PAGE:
The film features one of the first "freestyle" clog dance teams from the Smoky Mountains of North Carolina: The Southern Appalachian Cloggers. Some of these cloggers learned to dance when they were children, at barn dances and parties, but others were prohibited to dance by strict church rules against such activity. The film features the story of two sisters not allowed to dance as kids who, as adults, find real personal freedom in the clog dancing.

Fiore and Nevell filmed the Southern Appalachian Cloggers in their native town of Canton, NC, where most of the men on the dance team work in a paper mill. They also filmed the cloggers dancing at the prestigious Smithsonian Festival of American Folklife in Washington, DC.

The film was made by the same crew as Country Corners and features the narration of famed songwriter and North Carolinian Billy Edd Wheeler.

Further information regarding the films in DVD format can be gained by writing to the producers at


Bob McQuillen and New England Contra Dancing


Video by David Millstone

Contra dance is traditional American folk dance, tracing its roots to English
country dancing in the colonies. Once an integral part of rural community life,
by the 1940s the dance survived in only a few scattered pockets of the United
States, most notably the Monadnock region of southwestern New Hampshire. Here,
folks moved to old dances and tunes, maintaining an unbroken tradition going
back two hundred years.

This New England dance form was nourished in the twentieth century by a few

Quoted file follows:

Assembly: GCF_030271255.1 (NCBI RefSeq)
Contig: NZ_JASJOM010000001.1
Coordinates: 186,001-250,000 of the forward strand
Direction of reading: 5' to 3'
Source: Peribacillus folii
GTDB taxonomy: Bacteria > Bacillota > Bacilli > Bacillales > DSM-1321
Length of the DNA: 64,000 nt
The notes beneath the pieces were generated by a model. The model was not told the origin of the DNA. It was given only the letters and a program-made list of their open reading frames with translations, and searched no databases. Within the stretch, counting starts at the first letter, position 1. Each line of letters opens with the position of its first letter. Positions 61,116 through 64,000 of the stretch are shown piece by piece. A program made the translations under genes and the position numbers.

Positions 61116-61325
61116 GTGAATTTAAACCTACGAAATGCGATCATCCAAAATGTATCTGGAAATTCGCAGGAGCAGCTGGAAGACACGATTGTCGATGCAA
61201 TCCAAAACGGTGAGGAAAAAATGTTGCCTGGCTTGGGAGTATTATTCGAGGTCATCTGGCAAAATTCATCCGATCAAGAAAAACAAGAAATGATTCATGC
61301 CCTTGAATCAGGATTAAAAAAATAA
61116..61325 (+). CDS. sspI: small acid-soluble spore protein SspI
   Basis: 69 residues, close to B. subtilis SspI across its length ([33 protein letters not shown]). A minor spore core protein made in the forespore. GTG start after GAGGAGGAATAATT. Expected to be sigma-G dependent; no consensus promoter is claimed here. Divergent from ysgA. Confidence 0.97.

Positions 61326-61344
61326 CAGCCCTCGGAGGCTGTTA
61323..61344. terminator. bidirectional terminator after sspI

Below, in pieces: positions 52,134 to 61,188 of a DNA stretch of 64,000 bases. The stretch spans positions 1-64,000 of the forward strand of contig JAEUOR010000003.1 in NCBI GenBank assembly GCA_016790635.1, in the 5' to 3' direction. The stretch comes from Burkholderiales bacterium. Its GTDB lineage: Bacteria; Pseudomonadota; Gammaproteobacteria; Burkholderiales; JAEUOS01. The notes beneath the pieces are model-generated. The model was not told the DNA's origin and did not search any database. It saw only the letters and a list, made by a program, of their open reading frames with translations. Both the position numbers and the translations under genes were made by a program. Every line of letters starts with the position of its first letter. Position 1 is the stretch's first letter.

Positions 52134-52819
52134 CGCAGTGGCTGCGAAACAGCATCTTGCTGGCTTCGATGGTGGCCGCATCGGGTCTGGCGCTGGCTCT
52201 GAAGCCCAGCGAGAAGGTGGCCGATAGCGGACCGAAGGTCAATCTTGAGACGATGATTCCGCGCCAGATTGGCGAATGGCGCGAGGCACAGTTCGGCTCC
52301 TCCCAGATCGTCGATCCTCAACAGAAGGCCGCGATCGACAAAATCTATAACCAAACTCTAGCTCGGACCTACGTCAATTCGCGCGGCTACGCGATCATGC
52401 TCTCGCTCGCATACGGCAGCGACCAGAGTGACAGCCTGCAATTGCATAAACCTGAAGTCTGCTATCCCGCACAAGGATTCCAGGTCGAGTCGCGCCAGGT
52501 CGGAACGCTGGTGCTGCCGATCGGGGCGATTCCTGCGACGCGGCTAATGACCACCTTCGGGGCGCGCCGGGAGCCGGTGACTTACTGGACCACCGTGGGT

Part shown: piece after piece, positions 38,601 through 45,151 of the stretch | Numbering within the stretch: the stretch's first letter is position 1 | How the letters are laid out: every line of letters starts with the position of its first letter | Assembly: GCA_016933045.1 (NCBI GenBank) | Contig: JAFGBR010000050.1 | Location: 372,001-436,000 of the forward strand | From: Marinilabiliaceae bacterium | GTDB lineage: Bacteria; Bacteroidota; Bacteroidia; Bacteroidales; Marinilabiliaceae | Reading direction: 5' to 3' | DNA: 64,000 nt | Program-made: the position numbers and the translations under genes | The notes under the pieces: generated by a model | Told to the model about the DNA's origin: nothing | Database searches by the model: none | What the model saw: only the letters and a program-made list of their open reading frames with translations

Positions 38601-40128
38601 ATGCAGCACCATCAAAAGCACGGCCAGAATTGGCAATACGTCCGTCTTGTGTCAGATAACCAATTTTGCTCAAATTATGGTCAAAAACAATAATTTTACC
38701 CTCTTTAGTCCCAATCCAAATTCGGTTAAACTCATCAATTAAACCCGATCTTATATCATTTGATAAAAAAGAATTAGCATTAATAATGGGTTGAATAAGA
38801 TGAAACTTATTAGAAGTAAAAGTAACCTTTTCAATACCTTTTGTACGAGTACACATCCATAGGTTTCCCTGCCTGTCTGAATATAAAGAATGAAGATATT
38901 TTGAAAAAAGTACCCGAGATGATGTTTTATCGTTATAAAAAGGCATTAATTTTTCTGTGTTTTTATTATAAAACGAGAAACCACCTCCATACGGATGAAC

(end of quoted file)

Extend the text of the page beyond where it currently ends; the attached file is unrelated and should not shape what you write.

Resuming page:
individuals--callers and musicians--who brought contra dancing to new audiences
and new popularity so that today, people enjoy contra dancing throughout the
United States. One man has been a vital link between the traditional and
contemporary dance scenes: Bob McQuillen, of Peterborough, NH, the dean of New
England contra dance musicians.

Paid To Eat Ice Cream tells the story of Bob McQuillen's life and the musical
career that began when he joined the Ralph Page Orchestra in 1947. Ralph Page
was a well-known figure, the best-known caller of his generation, the man most
often credited with reviving New England dance, and a father figure to the young
musician. Viewers also learn about other important individuals and bands with
whom McQuillen was closely associated over the decades: Duke Miller, Dudley
and the Canterbury Country Dance Orchestra, New England Tradition, 

and McQuillen's current group, Old New England. There are segments on McQuillen

as accordion player, his no-frills "boom-chuck" piano style, his unusual "solfeggio"

method of writing dance tunes (more than 1100 published so far, with a new book

nearing completion), his work passing along traditional music to young apprentices, 

and his influence on other dancers and musicians. Taking a wider view, the video

also details the broader changes in contra music and dance style over the past

fifty years.

At the emotional core of the video is a series of lengthy interviews with
McQuillen, a gifted raconteur known coast to coast both for his rock-steady
piano beat and for his booming, larger-than-life personality. In addition to
many upbeat moments, the video examines tragedies in his life, presenting a rich
portrait of a multi-faceted individual. The interviews with a dozen musicians,
dancers, and callers are enriched by photographs, old recordings, and
recently-unearthed moving images, including 16mm footage of the Ralph Page
Orchestra that has never been made public.